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For USA Softball, Valerie Arioto Has Set The Gold Standard

(Photo courtesy of USA Softball)

Valerie Arioto always knew there was no guarantee that softball would return to the Olympics. She was keenly aware that her time with the U.S. women's national softball team might never grant her the coveted title of Olympian. But that didn't stop the slugger from committing each of the last nine summers of her life to USA Softball.

Since 2011, Arioto and fellow national-team veteran Michelle Moultrie have trusted in the process that USA Softball has set before them. They have played for the glory of international softball's most storied program, even without the promise of having their Olympic dreams fulfilled. But now that softball will be back in the Olympic program next summer for the first time since 2008, they are both just one roster announcement away from having their dreams become reality.

"It's really exciting," Arioto told Softball America. "Michelle Moultrie and I have been on the team for the longest stretch. We've gone through a cool and sad period of not being in the Olympics, and seeing the ups and downs of that and fighting back and continuing to keep USA Softball excellent. Finally, we have the opportunity to hopefully make the team for 2020."

At 30 years old, Arioto is currently playing some of the best softball of her life. The former All-American's skills were on full display at last week's USA Softball International Cup, which the U.S. squad won after defeating Japan in come-from-behind fashion in the tournament's title game. Arioto, a 2012 graduate of the University of California-Berkeley, led Team USA with five home runs and 10 RBI in 10 games at the week-long International Cup.

"She's got a pro approach at the plate," U.S. women's national team head coach Ken Eriksen told Softball America. "She keeps it simple and just tries to get the barrel to the ball. When you have her type of confidence, it's really easy to play the game."

Aside from Arioto's oftentimes otherworldly abilities at the plate, her reputation within and beyond the USA Softball program is top notch.

"Since 2011, she's meant everything (to this program)," Eriksen added. "If anybody bleeds red, white and blue and plays the game for the letters on the chest and not the name on the back, it's Valerie Arioto. A lot of ballplayers can learn a lot from her."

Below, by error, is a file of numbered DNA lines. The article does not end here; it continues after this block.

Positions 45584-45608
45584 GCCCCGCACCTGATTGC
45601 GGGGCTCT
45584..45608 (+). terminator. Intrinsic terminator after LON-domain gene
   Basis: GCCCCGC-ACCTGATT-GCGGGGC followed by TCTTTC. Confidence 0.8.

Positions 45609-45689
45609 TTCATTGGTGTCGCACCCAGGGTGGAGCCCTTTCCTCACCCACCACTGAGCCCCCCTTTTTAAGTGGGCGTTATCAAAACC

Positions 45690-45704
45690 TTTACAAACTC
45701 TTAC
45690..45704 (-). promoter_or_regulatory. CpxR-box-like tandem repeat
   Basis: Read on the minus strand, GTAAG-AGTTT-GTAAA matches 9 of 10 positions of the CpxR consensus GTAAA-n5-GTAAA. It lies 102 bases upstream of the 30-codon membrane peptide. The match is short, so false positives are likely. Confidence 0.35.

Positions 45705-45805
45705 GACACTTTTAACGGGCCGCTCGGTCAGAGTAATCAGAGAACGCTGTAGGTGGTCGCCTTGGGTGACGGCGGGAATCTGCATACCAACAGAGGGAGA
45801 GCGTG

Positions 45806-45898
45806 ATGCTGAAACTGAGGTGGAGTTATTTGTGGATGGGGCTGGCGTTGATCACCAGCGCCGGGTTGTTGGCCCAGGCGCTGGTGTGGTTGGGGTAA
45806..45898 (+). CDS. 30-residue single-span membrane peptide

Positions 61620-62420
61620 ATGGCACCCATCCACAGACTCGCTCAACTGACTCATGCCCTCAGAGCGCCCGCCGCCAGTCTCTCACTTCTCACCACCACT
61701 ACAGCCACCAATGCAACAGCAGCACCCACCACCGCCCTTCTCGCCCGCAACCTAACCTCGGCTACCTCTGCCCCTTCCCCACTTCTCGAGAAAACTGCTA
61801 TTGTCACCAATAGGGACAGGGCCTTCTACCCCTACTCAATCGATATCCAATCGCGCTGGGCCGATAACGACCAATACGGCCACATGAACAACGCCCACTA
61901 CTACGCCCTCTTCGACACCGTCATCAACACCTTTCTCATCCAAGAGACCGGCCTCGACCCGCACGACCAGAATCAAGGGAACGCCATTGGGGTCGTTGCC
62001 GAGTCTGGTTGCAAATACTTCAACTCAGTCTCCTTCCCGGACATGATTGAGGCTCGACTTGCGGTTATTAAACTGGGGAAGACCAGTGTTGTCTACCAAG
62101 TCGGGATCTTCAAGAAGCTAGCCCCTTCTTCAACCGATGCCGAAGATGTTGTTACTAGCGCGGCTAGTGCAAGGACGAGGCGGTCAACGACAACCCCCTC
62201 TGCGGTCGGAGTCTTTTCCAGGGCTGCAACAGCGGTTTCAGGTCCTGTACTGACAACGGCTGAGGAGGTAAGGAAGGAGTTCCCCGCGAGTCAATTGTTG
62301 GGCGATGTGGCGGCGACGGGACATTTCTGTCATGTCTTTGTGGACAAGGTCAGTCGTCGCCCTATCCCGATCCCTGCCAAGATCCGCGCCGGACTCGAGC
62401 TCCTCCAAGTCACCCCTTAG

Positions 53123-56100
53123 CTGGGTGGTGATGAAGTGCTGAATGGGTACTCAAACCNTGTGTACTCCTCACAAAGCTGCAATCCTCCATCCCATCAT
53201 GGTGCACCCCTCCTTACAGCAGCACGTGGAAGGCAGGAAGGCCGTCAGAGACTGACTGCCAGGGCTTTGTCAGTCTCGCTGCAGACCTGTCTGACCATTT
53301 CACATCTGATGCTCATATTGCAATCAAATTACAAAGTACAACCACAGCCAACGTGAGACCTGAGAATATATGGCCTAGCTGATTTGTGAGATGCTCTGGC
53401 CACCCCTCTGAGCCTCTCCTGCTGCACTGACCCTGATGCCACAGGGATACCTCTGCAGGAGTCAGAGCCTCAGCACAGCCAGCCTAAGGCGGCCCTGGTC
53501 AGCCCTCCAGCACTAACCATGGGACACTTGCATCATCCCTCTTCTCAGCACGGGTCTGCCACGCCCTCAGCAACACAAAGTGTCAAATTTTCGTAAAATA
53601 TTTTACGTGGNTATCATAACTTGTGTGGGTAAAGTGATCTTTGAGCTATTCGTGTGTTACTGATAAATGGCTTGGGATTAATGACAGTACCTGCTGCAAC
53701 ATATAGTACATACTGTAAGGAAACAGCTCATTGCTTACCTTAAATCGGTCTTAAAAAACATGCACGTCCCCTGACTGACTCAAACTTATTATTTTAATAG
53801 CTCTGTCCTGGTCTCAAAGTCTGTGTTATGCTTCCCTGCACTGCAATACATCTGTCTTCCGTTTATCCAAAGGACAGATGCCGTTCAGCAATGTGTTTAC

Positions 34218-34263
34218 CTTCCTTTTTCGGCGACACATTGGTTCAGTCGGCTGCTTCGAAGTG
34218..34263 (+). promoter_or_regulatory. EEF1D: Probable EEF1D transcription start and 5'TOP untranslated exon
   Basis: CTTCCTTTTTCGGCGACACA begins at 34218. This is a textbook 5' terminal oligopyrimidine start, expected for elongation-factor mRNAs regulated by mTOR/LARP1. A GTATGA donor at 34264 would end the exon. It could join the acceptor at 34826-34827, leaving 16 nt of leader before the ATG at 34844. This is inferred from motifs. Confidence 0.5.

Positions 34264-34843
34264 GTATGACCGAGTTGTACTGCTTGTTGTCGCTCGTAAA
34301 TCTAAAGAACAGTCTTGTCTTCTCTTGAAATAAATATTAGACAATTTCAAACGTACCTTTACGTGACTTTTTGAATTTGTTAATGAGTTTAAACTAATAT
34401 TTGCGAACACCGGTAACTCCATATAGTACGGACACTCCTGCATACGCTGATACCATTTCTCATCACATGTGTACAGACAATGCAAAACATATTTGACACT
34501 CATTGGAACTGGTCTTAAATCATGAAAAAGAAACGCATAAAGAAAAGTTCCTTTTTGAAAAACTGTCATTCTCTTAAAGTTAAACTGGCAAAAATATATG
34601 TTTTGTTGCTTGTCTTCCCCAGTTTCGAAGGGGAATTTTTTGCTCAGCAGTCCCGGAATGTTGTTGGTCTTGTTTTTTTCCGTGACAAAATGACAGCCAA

Though her decorated journey with USA Softball has included multiple gold medals at various international events, Arioto has still had to hustle to make a living in softball, just like most of her contemporaries in the sport. She has sacrificed training time and worked multiple jobs during her tenure with the U.S. national team, including serving as the Director of Tournaments & Operations for the University of South Florida softball team, in order to make a living.

"When we're not in the Olympics, we don't get the funding that we do (during Olympic years), so all of us have had to have second and third jobs to make it work," Arioto stated. "Hopefully I can continue to stick it out (with USA Softball) and see what happens, but I'm just doing what I love to do."

For now, Arioto is embracing her leadership role on a team that possesses both young and veteran players ahead of USA Softball's final Olympic roster announcement in October. With her, Moultrie and Olympians Monica Abbott and Cat Osterman currently leading the way for Team USA, the American squad is seemingly set up for great successes to come.

"I respect what (the younger players) do. Obviously, they are really, really good," Arioto added. "They kind of turn to me in a sense because I'm loud and I always have an opinion, so they know that I will say something if they don't."

But what Arioto humbly chose to omit is that the younger players on her team also turn to her because she has set a standard of greatness for USA Softball over the past decade.

"We've done some really good things as a team and I've really enjoyed my journey," Arioto said. "Although I obviously want to play in the Olympics and there is no other dream for me right now, I've always just played the game I love to play and I've gotten to wear USA across my chest. What is better than that?"

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